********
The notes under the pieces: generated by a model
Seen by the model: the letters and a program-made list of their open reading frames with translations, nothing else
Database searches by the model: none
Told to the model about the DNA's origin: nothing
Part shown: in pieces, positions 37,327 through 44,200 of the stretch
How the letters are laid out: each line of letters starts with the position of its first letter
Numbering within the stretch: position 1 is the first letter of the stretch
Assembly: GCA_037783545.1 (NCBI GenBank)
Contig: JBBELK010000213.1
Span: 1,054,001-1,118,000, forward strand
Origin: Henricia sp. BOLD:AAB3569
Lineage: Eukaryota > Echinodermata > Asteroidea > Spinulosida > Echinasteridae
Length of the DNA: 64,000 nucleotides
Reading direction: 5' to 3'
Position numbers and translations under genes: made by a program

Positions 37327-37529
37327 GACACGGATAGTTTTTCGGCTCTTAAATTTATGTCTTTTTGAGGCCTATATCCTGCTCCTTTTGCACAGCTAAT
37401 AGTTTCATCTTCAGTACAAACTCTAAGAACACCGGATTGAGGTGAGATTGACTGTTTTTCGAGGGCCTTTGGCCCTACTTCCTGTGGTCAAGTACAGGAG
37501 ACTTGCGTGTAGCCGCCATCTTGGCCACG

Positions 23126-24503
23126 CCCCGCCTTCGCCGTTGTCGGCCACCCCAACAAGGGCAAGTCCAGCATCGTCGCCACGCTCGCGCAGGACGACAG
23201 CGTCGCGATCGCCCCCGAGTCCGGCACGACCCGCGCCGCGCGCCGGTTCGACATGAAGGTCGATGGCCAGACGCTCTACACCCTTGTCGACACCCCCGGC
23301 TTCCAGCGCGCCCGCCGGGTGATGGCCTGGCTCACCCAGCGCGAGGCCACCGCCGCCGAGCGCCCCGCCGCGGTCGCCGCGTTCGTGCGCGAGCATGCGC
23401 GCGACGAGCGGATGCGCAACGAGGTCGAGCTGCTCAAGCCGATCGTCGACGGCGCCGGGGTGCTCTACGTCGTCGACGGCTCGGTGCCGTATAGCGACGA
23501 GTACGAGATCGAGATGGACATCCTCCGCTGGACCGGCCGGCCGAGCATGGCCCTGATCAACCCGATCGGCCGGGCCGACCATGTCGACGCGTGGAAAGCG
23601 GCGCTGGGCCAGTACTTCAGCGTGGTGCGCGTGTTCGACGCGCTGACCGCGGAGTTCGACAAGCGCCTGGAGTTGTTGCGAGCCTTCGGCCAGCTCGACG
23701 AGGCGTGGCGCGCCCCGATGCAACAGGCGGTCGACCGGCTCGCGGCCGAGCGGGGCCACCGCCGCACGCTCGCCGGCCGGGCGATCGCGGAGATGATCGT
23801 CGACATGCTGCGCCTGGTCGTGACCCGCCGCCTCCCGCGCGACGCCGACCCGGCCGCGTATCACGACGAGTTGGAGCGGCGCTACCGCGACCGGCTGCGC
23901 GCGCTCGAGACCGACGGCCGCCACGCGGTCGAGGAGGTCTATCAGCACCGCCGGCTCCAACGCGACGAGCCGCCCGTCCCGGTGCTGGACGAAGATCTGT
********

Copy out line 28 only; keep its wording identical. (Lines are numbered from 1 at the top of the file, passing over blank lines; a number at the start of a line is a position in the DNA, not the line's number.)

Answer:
23801 CGACATGCTGCGCCTGGTCGTGACCCGCCGCCTCCCGCGCGACGCCGACCCGGCCGCGTATCACGACGAGTTGGAGCGGCGCTACCGCGACCGGCTGCGC